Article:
Tyler Hamilton’s lawyers have notified federal authorities about an incident between their client and Lance Armstrong that they described as “aggressive contact.”Any attempt by the cyclist to intimidate or even contact a potential witness in a potential criminal trial, could be considered witness tampering.
Hamilton testified before a grand jury investigating doping allegations against Lance Armstrong. If a case goes to trial, he’ll almost certainly be the star witness for the prosecution.
It’s up to prosecutors to decide if they want to investigate this particular incident further, but Armstrong may have just opened himself up to a very serious charge – one completely unrelated any drug or fraud charges.
In fact, this may have been Armstrong biggest mistake of all. Even if prosecutors find themselves unable to indict him on a drug charge, they could still nail Armstrong for obstruction of justice.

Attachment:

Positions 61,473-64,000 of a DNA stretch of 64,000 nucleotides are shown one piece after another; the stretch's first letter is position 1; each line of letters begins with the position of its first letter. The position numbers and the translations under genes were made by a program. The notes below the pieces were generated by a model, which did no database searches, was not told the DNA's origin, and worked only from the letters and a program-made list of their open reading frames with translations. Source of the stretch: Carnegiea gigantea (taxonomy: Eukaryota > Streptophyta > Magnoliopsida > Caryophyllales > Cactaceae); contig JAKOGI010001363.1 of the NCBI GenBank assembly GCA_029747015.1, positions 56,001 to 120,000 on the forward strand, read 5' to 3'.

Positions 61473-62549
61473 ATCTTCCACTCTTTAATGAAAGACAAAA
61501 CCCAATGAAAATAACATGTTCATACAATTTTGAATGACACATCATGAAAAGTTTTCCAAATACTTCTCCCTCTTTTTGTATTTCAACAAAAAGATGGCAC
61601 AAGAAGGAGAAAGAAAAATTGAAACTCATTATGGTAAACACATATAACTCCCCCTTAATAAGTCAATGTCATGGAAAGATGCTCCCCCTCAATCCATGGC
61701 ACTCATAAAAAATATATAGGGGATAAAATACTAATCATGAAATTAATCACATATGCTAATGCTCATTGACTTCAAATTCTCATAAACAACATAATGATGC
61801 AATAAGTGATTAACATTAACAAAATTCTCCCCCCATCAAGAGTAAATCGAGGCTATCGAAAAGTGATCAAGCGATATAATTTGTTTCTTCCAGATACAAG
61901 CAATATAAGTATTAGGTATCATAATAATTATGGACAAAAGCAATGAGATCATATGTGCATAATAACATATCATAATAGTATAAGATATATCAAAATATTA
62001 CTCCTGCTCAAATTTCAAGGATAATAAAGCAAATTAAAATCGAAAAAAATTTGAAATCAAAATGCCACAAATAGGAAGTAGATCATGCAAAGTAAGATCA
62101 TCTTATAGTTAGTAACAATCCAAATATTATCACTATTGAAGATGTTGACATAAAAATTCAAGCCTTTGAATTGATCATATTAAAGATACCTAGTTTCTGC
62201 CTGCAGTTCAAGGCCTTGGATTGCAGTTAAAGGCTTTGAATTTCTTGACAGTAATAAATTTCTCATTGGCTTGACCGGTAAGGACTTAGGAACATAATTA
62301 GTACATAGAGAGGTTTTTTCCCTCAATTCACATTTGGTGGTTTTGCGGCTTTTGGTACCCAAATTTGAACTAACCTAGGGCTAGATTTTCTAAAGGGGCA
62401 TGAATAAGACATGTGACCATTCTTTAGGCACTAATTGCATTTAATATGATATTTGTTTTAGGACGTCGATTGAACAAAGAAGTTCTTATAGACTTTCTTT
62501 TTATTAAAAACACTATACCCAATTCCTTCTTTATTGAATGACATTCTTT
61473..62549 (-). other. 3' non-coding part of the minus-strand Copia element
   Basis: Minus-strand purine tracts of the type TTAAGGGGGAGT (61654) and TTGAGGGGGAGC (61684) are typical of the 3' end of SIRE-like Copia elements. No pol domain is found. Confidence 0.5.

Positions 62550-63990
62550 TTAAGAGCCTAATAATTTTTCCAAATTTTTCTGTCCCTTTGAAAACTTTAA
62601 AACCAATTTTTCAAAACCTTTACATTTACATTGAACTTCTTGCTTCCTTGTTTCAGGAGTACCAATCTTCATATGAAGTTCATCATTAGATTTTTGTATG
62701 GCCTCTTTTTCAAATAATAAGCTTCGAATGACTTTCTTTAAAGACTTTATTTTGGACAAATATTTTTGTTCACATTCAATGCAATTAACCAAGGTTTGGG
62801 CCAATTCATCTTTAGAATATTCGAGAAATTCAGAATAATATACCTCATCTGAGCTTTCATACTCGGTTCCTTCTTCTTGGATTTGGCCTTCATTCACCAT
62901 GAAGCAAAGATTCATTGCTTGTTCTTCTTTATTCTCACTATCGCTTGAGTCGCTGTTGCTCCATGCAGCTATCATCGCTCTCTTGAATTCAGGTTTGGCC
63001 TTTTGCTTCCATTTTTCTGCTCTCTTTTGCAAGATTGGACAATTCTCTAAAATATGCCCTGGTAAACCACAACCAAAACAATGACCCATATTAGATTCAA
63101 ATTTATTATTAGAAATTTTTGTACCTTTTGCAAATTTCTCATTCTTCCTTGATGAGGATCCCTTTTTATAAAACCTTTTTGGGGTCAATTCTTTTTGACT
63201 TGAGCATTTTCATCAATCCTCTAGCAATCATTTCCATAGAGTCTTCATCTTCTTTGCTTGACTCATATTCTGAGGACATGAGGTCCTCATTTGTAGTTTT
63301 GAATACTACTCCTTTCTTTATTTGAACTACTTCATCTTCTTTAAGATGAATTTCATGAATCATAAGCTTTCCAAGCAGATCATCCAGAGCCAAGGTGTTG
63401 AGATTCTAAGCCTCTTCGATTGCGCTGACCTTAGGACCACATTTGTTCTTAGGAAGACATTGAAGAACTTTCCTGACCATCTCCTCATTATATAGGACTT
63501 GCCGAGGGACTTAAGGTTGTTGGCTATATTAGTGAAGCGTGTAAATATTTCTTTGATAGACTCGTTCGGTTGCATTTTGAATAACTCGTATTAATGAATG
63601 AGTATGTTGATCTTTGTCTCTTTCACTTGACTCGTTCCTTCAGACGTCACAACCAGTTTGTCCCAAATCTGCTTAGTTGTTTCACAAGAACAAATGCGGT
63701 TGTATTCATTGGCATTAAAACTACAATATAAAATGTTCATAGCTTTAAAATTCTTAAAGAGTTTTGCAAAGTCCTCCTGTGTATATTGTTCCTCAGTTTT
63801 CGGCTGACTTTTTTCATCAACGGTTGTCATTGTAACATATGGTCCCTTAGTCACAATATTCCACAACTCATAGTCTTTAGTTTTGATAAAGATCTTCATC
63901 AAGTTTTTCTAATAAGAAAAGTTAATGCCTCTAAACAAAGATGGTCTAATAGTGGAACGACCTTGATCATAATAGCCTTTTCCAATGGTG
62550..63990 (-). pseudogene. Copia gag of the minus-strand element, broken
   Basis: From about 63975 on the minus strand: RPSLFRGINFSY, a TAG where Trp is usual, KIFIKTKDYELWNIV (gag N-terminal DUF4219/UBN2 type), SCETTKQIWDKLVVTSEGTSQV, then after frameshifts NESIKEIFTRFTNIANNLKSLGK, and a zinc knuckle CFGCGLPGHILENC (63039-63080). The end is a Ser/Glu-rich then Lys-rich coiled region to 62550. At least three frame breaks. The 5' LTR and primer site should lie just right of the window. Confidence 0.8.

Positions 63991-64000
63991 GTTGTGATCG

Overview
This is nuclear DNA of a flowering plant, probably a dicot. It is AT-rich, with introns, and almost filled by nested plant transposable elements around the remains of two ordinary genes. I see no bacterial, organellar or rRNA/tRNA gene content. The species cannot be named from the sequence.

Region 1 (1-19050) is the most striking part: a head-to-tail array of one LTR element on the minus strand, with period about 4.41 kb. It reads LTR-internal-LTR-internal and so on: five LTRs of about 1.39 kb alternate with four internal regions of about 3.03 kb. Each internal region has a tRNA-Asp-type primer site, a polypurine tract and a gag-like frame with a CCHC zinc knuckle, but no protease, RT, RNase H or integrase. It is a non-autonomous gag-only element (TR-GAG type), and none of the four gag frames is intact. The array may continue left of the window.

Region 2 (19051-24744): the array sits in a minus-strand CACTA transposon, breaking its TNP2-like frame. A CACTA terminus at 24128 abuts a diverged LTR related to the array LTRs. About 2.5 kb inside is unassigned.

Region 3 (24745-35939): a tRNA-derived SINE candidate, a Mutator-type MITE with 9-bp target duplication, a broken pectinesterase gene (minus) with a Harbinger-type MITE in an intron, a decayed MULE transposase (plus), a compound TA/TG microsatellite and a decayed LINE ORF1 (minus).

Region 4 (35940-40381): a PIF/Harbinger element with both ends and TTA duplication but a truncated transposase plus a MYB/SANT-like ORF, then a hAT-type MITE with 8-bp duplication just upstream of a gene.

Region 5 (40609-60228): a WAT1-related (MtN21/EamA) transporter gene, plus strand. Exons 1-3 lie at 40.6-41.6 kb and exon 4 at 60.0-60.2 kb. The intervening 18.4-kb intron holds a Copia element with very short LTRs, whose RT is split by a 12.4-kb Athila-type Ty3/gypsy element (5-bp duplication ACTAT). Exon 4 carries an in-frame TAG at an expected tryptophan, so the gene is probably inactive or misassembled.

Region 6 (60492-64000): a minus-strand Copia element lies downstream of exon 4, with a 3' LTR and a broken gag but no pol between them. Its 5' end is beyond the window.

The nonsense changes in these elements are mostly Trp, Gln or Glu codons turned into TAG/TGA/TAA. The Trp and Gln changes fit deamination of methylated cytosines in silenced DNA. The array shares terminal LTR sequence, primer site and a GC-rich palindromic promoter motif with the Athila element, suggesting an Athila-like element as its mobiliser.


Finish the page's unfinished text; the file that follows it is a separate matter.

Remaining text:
Just like they did with Barry Bonds, who they weren’t able to convict of perjury (or anything else.)
At the very least, Armstrong may have forced prosecutors to bring him in for questioning, or worse, force him to testify before the grand jury, a circumstance he’s thus far avoided. It could also eliminate any statute of limitations issues by bringing the entire case into the present day.
Back to the incident: Hamilton says he was at a restaurant in Aspen, Colorado, on Saturday, when Armstrong stopped on the way back from the bathroom. Armstrong has a home in Aspen and frequents the restaurant often, but Hamilton did not know he would be there. Hamilton lives in Boulder.
Hamilton’s lawyer says Armstrong repeatedly asked Hamilton how much he had been paid to do an interview with “60 Minutes,” and added that his legal team would “(expletive) destroy you,” “tear you apart on the witness stand,” and “make your life a living (expletive) hell.”
Armstrong disputes that version of events and the owner of the restaurant – who is a friend of Armstrong’s – says the confrontation was not hostile. She also says Hamilton was asked never to come back, not because of Armstrong, but because Hamilton was “rude” and didn’t tip.
Hamilton says there was a dispute with the bill that was taken care of before he left.
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